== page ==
Unless it’s an awards contender “opening wide”, my motto is “Beware the films of January”. There are always exceptions of course, but typically I have low expectations for any movie that I’ve gone to see during the first month of any year.  One could argue that there are four weekends in January, just as there are in the other eleven months of the year, and they need movies too. But it is precisely because of those awards contenders that January has become the Island of Misfit Movies. It’s almost as if there is a pact among studios that none of them open anything that can compete to take away the “nominations box-office bump” that those prestigious films have earned. (Funnily enough, as I write this, Oscar nominated Jessica Chastain is in theaters in a low-budget horror film, Mama, that took in $33 million this weekend. Number 2 was the film for which she’s nominated, Zero Dark Thirty at around $32 million.)

All of the above is why I’ve chosen to write about a film called Broken City, a crime drama from director Allen Hughes (one half of the Hughes Brothers responsible for Dead Presidents and The Book of Eli, but not the half attached to Motor City that was to have starred Gerard Butler), and not one of the critically acclaimed awards contenders, because it is such a nice surprise.  There’s more here than the trailer and clips, and especially the release date, would suggest.  A LOT more, and I’ve been following this thing since filming began in November of 2011.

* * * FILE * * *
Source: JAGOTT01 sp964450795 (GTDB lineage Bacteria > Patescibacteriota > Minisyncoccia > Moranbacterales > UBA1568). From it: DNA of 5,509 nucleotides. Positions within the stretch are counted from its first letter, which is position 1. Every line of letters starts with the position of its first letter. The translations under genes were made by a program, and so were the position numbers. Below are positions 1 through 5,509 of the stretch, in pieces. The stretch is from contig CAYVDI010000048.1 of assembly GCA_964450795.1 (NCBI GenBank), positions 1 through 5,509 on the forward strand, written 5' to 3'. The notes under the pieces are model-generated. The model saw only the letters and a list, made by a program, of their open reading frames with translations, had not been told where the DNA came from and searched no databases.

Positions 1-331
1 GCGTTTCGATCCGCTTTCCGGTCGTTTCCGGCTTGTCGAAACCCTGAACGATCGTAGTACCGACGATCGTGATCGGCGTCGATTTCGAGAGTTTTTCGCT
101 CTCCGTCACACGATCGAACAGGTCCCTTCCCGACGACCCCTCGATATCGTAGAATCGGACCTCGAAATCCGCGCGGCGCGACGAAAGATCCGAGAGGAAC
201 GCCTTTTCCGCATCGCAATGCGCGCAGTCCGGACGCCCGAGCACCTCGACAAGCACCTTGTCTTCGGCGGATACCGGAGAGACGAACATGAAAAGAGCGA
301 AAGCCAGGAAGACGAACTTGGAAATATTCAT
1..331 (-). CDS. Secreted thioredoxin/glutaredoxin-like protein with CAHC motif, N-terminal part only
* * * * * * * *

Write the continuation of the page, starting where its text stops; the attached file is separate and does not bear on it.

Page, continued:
Mark Wahlberg plays Billy Taggart, a detective with the NYPD forced to hand in his badge and gun after being involved in the shooting death of a teenager. While the mayor (Russell Crowe) tells Billy he believes his actions were heroic, the city’s Chief of Police (Jeffrey Wright) isn’t buying it and wants his head on a platter and since the city’s residents are outraged over what they consider the violence perpetrated by the NYPD,  Billy’s days on the job are done. Flash forward seven years and the former cop is making his living as a low-rent P.I. who can’t get his clients to pay up.

Just before Election Day, Crowe’s Mayor Hostetler, who is still the mayor and running neck and neck with his opponent, the seemingly on-the-nose-named Jack Valliant, contacts Billy and makes him an offer he can’t refuse, to the tune of $50,000. It appears that the mayor’s wife (Catherine Zeta-Jones) is cheating on him, and he wants pictures and gory details – everything- about the man with whom his wife has betrayed him.

If it were all that simple, we wouldn’t have a movie, so the job is not quite as straightforward as it seems. Billy, who’s not nearly as dumb as he looks, begins to pluck at a thread in a tangled web of political corruption involving the sale of a public housing complex that also happens to be linked to Billy’s  past.  So instead of just walking away $50,000 richer, which would be the smart thing, but a lot less thrilling, he decides to take on the larger-than-life, even downright creepy, political animal that is Crowe’s Mayor.